AB - We examine here the dynamics of forming the Michaelis complex of the enzyme lactate dehydrogenase by characterizing the binding kinetics and thermodynamics of oxamate (a substrate mimic) to the binary lactate dehydrogenase/NADH complex over multiple timescales, from nanoseconds to tens of milliseconds. To access such a wide time range, we employ standard stopped-flow kinetic approaches (slower than 1 ms) and laser-induced temperature-jump relaxation spectroscopy (10 ns-10 ms). The emission from the nicotinamide ring of NADH is used as a marker of structural transformations. The results are well explained by a kinetic model that has binding taking place via a sequence of steps: the formation of an encounter complex in a bimolecular step followed by two unimolecular transformations on the microsecond/millisecond timescales. All steps are well described by single exponential kinetics. It appears that the various key components of the catalytically competent architecture are brought together as separate events, with the formation of strong hydrogen bonding between active site His195 and substrate early in binding and the closure of the catalytically necessary protein surface loop over the bound substrate as the final event of the binding process. This loop remains closed during the entire period that chemistry takes place for native substrates; however, motions of other key molecular groups bringing the complex in and out of catalytic competence appear to occur on faster timescales. The on-enzyme Kd values (the ratios of the microscopic rate constants for each unimolecular step) are not far from one. Either substantial, ∼10-15%, transient melting of the protein or rearrangements of hydrogen bonding and solvent interactions of a number of water molecules or both appear to take place to permit substrate access to the protein binding site. The nature of activating the various steps in the binding process seems to be one overall involving substantial entropic changes.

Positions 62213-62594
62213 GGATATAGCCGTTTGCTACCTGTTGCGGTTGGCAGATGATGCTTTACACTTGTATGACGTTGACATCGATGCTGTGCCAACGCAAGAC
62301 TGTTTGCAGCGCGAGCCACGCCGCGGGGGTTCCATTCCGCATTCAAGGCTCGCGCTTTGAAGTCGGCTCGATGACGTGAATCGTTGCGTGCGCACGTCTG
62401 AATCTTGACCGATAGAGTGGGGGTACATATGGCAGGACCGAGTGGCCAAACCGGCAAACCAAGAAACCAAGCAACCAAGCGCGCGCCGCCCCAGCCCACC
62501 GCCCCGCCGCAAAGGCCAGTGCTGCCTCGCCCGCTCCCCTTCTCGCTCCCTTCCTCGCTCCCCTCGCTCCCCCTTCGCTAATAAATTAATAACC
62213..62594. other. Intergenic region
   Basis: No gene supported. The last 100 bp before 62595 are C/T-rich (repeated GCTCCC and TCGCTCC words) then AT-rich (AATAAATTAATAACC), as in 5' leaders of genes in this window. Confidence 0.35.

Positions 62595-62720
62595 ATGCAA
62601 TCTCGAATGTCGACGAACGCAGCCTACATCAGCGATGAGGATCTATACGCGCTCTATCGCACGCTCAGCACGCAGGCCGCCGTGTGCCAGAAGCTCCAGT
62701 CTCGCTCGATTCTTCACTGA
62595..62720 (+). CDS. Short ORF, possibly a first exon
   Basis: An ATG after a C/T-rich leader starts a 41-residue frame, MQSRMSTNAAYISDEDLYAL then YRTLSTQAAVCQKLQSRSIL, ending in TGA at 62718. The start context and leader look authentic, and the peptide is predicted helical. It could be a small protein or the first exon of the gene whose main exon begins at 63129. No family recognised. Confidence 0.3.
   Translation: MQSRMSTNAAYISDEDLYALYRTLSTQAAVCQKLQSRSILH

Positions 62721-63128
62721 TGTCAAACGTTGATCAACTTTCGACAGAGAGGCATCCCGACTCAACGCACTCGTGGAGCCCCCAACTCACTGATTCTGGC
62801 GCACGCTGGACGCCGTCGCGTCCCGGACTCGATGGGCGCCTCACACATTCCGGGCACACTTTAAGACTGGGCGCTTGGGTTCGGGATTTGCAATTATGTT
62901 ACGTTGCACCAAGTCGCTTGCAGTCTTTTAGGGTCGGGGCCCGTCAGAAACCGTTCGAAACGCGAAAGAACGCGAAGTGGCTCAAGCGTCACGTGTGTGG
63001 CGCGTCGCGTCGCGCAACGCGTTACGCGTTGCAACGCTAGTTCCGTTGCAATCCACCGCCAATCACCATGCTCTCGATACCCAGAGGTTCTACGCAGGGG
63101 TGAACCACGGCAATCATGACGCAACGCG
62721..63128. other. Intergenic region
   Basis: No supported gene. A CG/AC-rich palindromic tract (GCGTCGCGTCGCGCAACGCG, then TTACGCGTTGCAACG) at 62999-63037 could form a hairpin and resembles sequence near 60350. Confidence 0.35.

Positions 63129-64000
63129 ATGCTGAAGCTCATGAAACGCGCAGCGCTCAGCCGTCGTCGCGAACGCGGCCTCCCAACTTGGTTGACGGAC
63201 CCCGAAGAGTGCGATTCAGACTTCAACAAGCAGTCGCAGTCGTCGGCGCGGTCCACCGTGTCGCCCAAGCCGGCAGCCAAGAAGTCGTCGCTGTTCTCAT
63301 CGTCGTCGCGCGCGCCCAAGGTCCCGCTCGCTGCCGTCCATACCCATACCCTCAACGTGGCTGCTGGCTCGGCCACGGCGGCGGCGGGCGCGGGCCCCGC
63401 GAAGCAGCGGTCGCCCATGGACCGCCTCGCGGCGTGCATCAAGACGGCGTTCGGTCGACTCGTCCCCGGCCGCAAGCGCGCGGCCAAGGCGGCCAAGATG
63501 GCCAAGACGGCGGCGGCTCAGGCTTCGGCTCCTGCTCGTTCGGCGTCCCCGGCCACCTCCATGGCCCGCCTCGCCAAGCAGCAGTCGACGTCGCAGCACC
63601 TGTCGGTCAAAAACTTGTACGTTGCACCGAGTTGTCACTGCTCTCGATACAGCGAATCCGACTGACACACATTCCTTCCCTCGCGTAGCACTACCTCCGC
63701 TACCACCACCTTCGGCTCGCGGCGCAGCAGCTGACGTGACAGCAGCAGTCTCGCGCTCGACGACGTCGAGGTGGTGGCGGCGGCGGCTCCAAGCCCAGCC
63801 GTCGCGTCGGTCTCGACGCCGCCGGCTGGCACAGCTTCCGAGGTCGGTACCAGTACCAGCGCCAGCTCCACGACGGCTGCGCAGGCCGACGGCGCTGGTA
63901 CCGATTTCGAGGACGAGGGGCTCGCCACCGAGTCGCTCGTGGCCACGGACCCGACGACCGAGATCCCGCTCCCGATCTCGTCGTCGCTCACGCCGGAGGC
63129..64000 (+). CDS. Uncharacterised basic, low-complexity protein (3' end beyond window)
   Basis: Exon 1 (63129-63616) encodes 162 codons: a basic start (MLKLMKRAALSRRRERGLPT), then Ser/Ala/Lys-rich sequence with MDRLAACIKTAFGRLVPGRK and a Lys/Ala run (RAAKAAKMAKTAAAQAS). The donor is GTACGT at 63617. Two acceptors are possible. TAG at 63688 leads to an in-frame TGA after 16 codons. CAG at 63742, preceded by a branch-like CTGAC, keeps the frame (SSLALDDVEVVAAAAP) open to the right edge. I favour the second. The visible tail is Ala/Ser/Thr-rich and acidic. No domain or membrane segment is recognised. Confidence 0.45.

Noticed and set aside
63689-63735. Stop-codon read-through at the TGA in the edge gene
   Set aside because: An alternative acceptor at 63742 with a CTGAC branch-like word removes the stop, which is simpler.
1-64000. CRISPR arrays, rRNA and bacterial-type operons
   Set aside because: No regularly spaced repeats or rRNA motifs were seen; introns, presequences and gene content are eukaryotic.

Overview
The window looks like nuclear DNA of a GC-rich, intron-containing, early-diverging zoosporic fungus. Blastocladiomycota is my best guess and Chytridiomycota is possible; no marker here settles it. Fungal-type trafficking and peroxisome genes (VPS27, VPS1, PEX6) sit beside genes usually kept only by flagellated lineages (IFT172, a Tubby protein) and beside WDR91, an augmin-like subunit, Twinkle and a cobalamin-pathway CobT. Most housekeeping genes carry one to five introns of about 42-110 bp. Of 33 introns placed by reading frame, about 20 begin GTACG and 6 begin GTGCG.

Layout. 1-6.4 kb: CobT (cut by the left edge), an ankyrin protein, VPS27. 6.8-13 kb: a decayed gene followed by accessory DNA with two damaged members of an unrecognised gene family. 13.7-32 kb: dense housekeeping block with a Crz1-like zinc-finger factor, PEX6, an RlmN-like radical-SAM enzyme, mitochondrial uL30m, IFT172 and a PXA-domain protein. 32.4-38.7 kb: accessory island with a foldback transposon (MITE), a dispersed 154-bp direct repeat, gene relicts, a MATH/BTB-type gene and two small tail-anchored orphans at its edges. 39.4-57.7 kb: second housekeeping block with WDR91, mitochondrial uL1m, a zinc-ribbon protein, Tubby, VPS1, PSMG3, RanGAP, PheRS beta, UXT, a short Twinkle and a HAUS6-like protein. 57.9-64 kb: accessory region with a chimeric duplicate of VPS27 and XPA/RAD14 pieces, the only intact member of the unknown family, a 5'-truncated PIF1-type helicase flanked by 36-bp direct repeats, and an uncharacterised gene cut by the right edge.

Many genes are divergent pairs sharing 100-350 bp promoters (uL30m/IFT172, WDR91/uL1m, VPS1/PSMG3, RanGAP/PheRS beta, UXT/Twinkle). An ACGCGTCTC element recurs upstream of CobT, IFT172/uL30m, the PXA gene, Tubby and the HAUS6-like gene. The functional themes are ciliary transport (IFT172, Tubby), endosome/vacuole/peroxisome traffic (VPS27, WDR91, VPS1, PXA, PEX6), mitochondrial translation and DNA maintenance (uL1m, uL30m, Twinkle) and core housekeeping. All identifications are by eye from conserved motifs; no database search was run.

UR - http://www.scopus.com/inward/record.url?scp=23244457509&partnerID=8YFLogxK

UR - http://www.scopus.com/inward/citedby.url?scp=23244457509&partnerID=8YFLogxK

U2 - 10.1529/biophysj.105.062604

DO - 10.1529/biophysj.105.062604

M3 - Article

C2 - 15980172

AN - SCOPUS:23244457509

VL - 89

SP - 2024

EP - 2032

JO - Biophysical Journal

JF - Biophysical Journal

SN - 0006-3495

IS - 3

ER -